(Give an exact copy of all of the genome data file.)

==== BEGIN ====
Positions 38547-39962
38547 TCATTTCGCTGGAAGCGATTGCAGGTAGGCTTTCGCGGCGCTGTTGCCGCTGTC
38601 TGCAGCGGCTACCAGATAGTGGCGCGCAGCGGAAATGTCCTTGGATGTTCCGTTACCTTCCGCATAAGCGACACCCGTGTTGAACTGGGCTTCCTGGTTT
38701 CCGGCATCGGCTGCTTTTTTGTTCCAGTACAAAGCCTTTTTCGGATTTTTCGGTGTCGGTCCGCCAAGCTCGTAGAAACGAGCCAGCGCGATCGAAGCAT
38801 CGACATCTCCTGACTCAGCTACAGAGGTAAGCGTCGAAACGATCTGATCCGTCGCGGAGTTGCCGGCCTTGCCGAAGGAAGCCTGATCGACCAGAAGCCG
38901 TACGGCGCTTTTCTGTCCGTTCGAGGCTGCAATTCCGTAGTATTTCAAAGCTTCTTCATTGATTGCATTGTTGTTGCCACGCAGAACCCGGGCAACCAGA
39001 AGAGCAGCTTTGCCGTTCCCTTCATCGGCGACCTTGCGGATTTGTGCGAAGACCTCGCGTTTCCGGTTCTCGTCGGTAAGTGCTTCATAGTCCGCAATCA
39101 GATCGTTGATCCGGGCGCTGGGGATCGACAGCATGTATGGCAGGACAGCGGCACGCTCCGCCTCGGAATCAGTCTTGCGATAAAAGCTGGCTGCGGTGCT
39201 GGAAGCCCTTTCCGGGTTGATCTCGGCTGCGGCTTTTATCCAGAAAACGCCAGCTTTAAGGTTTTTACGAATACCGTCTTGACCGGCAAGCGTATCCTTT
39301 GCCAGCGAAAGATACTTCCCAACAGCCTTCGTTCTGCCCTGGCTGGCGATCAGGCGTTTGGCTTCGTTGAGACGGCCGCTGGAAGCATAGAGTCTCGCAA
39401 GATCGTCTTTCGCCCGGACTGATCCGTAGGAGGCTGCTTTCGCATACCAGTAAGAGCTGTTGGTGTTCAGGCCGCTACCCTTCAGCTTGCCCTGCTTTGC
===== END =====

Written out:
Positions 38547-39962
38547 TCATTTCGCTGGAAGCGATTGCAGGTAGGCTTTCGCGGCGCTGTTGCCGCTGTC
38601 TGCAGCGGCTACCAGATAGTGGCGCGCAGCGGAAATGTCCTTGGATGTTCCGTTACCTTCCGCATAAGCGACACCCGTGTTGAACTGGGCTTCCTGGTTT
38701 CCGGCATCGGCTGCTTTTTTGTTCCAGTACAAAGCCTTTTTCGGATTTTTCGGTGTCGGTCCGCCAAGCTCGTAGAAACGAGCCAGCGCGATCGAAGCAT
38801 CGACATCTCCTGACTCAGCTACAGAGGTAAGCGTCGAAACGATCTGATCCGTCGCGGAGTTGCCGGCCTTGCCGAAGGAAGCCTGATCGACCAGAAGCCG
38901 TACGGCGCTTTTCTGTCCGTTCGAGGCTGCAATTCCGTAGTATTTCAAAGCTTCTTCATTGATTGCATTGTTGTTGCCACGCAGAACCCGGGCAACCAGA
39001 AGAGCAGCTTTGCCGTTCCCTTCATCGGCGACCTTGCGGATTTGTGCGAAGACCTCGCGTTTCCGGTTCTCGTCGGTAAGTGCTTCATAGTCCGCAATCA
39101 GATCGTTGATCCGGGCGCTGGGGATCGACAGCATGTATGGCAGGACAGCGGCACGCTCCGCCTCGGAATCAGTCTTGCGATAAAAGCTGGCTGCGGTGCT
39201 GGAAGCCCTTTCCGGGTTGATCTCGGCTGCGGCTTTTATCCAGAAAACGCCAGCTTTAAGGTTTTTACGAATACCGTCTTGACCGGCAAGCGTATCCTTT
39301 GCCAGCGAAAGATACTTCCCAACAGCCTTCGTTCTGCCCTGGCTGGCGATCAGGCGTTTGGCTTCGTTGAGACGGCCGCTGGAAGCATAGAGTCTCGCAA
39401 GATCGTCTTTCGCCCGGACTGATCCGTAGGAGGCTGCTTTCGCATACCAGTAAGAGCTGTTGGTGTTCAGGCCGCTACCCTTCAGCTTGCCCTGCTTTGC